One expects the budding flux to follow a MichaelisMenten kinetics; linear with the number of patches of a given identity ($f(\varphi )=\varphi $) at small concentration, and saturating to a constant at high concentration (Vagne and Sens, 2018b). This scenario is consistent with the fact that budding proteins interact very dynamically with the membrane, attaching and detaching multiple times before budding a vesicle (Hirschberg et al., 1998). Previous theoretical works suggest that vesicular sorting of different membrane species is more efficient in the saturated regime (Dmitrieff and Sens, 2011). Since one of the main features of the Golgi is to segregate different biochemical species into different compartments, we assume a very high affinity between membrane patches and their budding partners, setting $f({\varphi}_{\mathrm{i}})=1$ if ${\varphi}_{\mathrm{i}}>0$ and $f({\varphi}_{\mathrm{i}}=0)=0$ (corresponding to Equation 2 of the main text). The budding flux for a given identity thus depends on the total size of the compartment rather than on the amount of that particular identity. This leads to a total budding flux ${K}_{\mathrm{b}}\times n\times {n}_{\mathrm{id}}$ for a compartment carrying ${n}_{\mathrm{id}}$ different identities. The results of simulations with this linear budding scheme are discussed in Appendix 8.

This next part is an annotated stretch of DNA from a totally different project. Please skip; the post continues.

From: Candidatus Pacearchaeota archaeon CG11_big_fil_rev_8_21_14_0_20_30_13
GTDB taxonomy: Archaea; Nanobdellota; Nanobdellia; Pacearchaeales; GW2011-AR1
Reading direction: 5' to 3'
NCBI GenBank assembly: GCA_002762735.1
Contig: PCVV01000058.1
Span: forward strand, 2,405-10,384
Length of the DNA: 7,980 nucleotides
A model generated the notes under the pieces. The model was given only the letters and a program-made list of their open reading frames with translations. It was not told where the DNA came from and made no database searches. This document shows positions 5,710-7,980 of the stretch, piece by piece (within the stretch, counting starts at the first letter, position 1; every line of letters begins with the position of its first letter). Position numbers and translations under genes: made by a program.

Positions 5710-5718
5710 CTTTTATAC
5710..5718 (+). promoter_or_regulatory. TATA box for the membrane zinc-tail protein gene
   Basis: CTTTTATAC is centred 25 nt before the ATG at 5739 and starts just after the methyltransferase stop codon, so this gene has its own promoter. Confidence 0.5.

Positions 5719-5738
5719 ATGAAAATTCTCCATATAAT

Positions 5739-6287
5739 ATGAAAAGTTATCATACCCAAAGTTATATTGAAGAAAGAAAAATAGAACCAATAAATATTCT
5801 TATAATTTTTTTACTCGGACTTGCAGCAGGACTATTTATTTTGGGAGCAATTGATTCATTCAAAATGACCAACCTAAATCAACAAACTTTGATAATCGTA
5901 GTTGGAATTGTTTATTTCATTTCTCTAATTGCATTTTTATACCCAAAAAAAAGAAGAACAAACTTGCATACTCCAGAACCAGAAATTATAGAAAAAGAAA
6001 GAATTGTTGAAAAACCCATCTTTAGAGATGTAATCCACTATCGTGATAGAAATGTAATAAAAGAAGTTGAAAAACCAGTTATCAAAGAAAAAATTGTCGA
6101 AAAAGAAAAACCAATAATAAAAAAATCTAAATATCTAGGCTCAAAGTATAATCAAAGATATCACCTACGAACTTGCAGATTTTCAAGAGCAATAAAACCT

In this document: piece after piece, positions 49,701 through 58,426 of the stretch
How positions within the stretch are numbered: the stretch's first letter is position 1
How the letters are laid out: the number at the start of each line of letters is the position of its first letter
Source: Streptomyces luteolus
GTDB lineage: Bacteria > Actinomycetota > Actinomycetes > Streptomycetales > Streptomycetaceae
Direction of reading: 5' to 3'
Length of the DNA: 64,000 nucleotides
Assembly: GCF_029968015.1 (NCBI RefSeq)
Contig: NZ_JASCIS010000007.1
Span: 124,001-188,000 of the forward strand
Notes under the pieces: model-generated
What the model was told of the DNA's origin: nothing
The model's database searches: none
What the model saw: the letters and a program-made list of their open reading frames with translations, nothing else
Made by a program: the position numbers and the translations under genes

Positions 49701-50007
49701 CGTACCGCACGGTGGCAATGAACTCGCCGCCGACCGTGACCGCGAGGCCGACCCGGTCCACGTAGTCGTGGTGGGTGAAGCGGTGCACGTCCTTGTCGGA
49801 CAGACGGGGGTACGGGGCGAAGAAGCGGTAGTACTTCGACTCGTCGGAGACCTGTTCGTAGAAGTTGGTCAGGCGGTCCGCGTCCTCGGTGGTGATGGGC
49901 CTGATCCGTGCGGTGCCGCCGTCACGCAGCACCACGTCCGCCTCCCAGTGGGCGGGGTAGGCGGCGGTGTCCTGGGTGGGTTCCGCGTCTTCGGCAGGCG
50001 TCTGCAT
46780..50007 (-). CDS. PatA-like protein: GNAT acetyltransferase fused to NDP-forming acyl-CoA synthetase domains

Exits
In cells, the Golgi is placed between two intracellular structures that are the ER and the TGN (Presley et al., 1997; Klemm et al., 2009). Fluxes of material leaving the Golgi thus include retrograde fluxes toward the ER, carrying immature components such as cis and medialGolgi enzymes or recycling ER enzymes, and anterograde fluxes toward the TGN of mature components, such as processed cargo that properly underwent all their posttranslational maturation steps (Boncompain and Perez, 2013). The exiting fluxes are accounted for by allowing the different compartments in the system to fuse with the boundaries. All compartments, from vesicles to the largest ones, can fuse homotypically with the ER or the TGN to exit the system. Thus, these boundaries are modelled as stable compartments, containing a fraction ${\alpha}_{\mathrm{ER}}$ of cis components for the ER and ${\alpha}_{\mathrm{TGN}}$ of trans components for the TGN. These fraction are simply written $\alpha $ when they are assumed to be the same. This allows immature (cis) compartments to undergo retrograde exit, and mature (trans) components to undergo anterograde exit. In the main text we focus on the case $\alpha =1$. Lower values of $\alpha $ reduce fusion with the boundaries and increase the residence time of components in the system. This increases the average size of compartments, and increases fluctuations in the system, as large compartments exiting the system induce large fluctuations in the instantaneous size and composition of the system. The impact of $\alpha $ is studied in some details in Appendix 7.